Topics: Monaco Grand Prix, BMW-Sauber
May 24, 2007
BMW Sauber technical director Willy Rampf revealed just how different the cars will be this weekend as he explained how the team gears up for the upcoming Monaco Grand Prix. He added that the Hinwil operation has been hard at work at producing additions that will be seen on the F1.07 maybe just at this event.
Downforce is the best word to describe the Monaco challenge. Enthusiasts said that the challenge is the most famous on the Formula One schedule. This is partly because it resembles a unique test for both the engineers and the drivers. The track is bombarded with close confines and tight turns to present serious challenge to the teams.
“Monaco produces the lowest average speeds of any race over the course of the year," he explained, "There is no start-finish straight as such, which means top speed plays a very subordinate role. It’s more or less a case of one corner following the next, and this highlights clear priorities.”
Equipped with its supercomputer, Albert2, BMW Sauber has been working on its Monaco enhancements at the same time generating updates for other circuits on the schedule. "Albert2 generally plays an important role in aerodynamics development; while a large number of parts are developed using computer-aided airflow simulation prior to testing in the wind tunnel," Rampf explained. "The work of the supercomputer is particularly prominent in the development of brake ducts. These are highly complex components which can only be optimized to a very limited degree in the wind tunnel, as the temperature of the brake discs cannot be simulated there.”
“This circuit places heavy loads on the brakes, since the lack of long straights barely gives the brake discs any time to cool. As a result, the cars need large brake ducts. The modest average speeds mean that airflow through the radiator is also reduced and, to make things worse, running maximum downforce makes cooling less efficient. With the front wing set at such a steep angle, some of the air is diverted to the point where it does not flow into the radiator.” He added, “Monaco demands the heaviest steering maneuvers of any track on the calendar, which is why we are also using completely new front suspension components, including new wishbones, push-rods and track rods.”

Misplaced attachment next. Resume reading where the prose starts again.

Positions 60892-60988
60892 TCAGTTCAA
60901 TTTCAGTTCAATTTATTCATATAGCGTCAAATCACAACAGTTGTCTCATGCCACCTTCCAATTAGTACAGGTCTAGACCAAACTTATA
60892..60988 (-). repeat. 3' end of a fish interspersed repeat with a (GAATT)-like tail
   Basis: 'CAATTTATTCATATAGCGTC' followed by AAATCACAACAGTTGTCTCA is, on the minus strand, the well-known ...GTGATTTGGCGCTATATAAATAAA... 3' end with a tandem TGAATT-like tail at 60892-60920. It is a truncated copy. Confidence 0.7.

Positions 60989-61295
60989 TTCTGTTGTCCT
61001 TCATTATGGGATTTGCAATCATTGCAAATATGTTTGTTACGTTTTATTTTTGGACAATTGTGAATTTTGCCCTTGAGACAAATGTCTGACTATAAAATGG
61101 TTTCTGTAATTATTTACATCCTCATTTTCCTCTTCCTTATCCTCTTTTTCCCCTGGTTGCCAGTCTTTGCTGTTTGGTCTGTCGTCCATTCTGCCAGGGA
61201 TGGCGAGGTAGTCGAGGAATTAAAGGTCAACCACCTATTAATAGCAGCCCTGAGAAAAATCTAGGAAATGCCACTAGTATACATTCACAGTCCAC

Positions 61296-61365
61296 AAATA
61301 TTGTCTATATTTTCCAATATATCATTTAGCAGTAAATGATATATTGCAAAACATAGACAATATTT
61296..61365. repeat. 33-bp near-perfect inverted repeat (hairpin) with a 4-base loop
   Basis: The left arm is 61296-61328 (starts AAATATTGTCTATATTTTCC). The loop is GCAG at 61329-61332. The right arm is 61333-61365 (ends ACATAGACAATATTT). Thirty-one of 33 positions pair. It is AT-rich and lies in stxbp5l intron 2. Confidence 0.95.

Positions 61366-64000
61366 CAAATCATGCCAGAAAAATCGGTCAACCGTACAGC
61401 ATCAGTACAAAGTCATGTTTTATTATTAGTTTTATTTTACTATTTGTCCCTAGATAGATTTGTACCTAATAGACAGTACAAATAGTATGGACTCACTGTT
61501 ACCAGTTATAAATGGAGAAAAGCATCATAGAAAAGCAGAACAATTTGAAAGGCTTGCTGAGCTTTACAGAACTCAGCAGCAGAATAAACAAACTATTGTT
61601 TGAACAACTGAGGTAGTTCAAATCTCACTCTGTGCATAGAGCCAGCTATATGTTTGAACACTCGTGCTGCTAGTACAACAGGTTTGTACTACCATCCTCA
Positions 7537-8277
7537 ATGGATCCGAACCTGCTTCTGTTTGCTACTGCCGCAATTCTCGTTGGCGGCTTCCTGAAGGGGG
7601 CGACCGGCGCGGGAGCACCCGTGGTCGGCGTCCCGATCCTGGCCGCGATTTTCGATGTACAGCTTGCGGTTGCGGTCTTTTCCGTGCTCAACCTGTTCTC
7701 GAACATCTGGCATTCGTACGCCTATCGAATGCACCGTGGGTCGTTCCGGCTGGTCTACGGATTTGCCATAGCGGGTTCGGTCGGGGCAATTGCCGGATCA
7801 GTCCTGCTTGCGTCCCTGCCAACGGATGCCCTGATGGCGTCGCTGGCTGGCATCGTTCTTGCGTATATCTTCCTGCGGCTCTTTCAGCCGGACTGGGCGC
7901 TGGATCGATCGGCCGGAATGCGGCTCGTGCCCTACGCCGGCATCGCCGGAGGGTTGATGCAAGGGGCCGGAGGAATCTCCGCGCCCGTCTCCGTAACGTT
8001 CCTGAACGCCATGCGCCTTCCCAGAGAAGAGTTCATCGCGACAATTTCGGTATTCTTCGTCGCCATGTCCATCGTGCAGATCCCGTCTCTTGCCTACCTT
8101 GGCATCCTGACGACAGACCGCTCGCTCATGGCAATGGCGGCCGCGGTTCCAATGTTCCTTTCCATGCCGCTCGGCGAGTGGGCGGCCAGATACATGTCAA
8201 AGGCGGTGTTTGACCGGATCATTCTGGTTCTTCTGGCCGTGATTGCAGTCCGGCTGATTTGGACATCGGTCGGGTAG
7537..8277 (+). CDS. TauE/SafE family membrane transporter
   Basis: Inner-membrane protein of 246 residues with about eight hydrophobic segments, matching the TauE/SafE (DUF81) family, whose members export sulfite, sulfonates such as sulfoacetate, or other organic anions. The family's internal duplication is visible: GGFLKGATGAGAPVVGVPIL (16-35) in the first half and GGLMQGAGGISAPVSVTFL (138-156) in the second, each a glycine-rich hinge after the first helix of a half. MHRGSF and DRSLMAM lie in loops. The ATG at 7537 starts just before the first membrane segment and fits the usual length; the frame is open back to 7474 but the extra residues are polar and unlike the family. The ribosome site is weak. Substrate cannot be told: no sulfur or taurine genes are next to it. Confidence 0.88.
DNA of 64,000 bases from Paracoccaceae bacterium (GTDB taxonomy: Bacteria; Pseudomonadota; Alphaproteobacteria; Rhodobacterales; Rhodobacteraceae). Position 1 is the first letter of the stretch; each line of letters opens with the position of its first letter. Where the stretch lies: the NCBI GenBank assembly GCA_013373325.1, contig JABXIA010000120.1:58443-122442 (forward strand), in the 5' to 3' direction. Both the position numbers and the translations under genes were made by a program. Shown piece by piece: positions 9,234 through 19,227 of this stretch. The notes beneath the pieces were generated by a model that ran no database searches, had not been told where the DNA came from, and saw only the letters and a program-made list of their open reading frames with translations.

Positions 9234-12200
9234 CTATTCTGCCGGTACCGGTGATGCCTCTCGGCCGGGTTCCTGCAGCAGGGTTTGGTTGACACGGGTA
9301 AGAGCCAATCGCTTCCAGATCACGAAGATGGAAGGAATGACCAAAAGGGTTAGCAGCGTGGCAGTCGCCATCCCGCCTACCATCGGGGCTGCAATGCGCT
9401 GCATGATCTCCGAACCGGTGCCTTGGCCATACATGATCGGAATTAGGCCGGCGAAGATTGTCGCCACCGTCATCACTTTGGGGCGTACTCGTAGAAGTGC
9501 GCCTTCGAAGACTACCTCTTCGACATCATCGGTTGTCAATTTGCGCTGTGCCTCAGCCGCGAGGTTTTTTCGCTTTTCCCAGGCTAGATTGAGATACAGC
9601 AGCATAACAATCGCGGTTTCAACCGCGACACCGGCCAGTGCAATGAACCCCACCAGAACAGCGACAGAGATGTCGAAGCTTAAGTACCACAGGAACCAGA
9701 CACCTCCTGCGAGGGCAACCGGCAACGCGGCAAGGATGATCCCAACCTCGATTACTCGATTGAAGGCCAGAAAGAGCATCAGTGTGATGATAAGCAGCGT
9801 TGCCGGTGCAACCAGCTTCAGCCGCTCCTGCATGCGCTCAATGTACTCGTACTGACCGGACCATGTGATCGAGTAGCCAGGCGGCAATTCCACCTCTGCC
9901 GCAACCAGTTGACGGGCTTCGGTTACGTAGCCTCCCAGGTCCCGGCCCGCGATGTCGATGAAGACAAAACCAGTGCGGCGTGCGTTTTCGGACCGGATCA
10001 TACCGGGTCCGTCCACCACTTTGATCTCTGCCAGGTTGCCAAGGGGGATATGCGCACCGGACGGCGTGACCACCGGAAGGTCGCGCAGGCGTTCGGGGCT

It is not only new parts like the enhanced BMW cold air intake that have a pivotal role in the specialized surroundings. The team’s engineers and drivers need to know how best to set-up the car to struggle the 'urban furniture' that comes as part of the much-anticipated event.
“The drivers often tend to skirt over the kerbstones, so we raise the ground clearance of the cars slightly and use softer settings for the springs and dampers," Rampf continued, "That also benefits traction under acceleration out of the many low-speed corners. The circuit is also open to normal road traffic, of course, which means it is pretty dirty and offers low levels of grip as a result.”
Separately, the BMW Sauber is set to launch brand new power steering system at this weekend's Monaco Grand Prix. The device was set to make its debut in Spain but, for unidentified reasons, the introduction was derailed. The launch of the new steering system is to perk up the feel of the car from the driver's perspective. Additionally, it was cleared for use after a successful test at Paul Ricard last week.
The power steering system is only the first of a number of new innovations scheduled to be introduced in the F1.07 in Monte Carlo. "We have developed a new front wing generating maximum downforce, which we used for the first time - successfully - in Barcelona. We will modify this wing again for Monaco," said technical director Willy Rampf.
"Plus, we will be introducing totally new front brake ducts and modifications to the rear bodywork, he added. "In addition, we will also use for the first time a new power steering that provides more feedback to the drivers."